Dissertations and Theses

Date of Award


Document Type



International Relations

First Advisor

Jean Krasno

Second Advisor

Kimberly Gamble-Payne


Education, Civil Conflict, Curriculum, Kosovo, Pakistan, Sudan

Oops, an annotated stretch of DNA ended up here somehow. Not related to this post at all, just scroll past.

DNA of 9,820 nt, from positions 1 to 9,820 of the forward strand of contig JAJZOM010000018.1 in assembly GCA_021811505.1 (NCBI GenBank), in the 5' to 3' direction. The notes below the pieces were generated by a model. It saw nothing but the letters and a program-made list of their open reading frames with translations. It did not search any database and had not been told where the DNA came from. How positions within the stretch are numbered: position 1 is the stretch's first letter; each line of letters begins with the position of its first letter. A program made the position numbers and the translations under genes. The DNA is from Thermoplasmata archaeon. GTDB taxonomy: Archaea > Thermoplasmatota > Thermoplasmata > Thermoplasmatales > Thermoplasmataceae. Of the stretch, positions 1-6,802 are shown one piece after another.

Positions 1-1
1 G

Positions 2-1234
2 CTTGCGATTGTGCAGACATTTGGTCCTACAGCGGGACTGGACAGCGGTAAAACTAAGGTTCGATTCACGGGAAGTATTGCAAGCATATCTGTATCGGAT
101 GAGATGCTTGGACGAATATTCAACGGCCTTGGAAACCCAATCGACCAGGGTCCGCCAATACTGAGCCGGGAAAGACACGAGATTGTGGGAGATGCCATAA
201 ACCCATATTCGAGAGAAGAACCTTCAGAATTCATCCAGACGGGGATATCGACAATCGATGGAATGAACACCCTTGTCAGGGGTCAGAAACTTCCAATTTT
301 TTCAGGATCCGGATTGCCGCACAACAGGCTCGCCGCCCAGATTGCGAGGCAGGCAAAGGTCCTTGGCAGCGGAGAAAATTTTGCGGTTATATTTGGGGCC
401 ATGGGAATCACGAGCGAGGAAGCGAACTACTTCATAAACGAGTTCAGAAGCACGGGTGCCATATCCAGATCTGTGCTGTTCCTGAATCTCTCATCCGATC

Education has long been used as a tool for national identity formation and social cohesion. However, in diverse communities across the globe, the question must be asked: are educational institutions creating citizens with a narrow view of “us vs. them” or an identity built on multiculturalism and acceptance? Through past research, it is obvious that education has either acted as an instigator or mitigator of civil conflict, though to what extent is still largely unknown. In this thesis, I argue that both the extent and quality of education in a country can instigate or, at least, exacerbate the outbreak of civil conflict. To prove this hypothesis, I will highlight two educational factors as causally connected to civil conflict: educational access and educational content. First, educational access can affect civil conflict since a lack of educational and, in effect, economic opportunities may lead to rebel recruitment of a country’s youth. Second, educational content can affect civil conflict, as the language, images, and facts utilized in schools’ curricula may stir up ethnic and religious divides and hatred. In conclusion, though educational access is certainly connected to civil conflict, the results are varied, thus necessitating the need to dig deeper into the curricula of countries affected by civil conflict. These factors will help to pinpoint problem areas in the educational systems of countries dangerously close to civil conflict, as well as how to reshape educational policies for the future.



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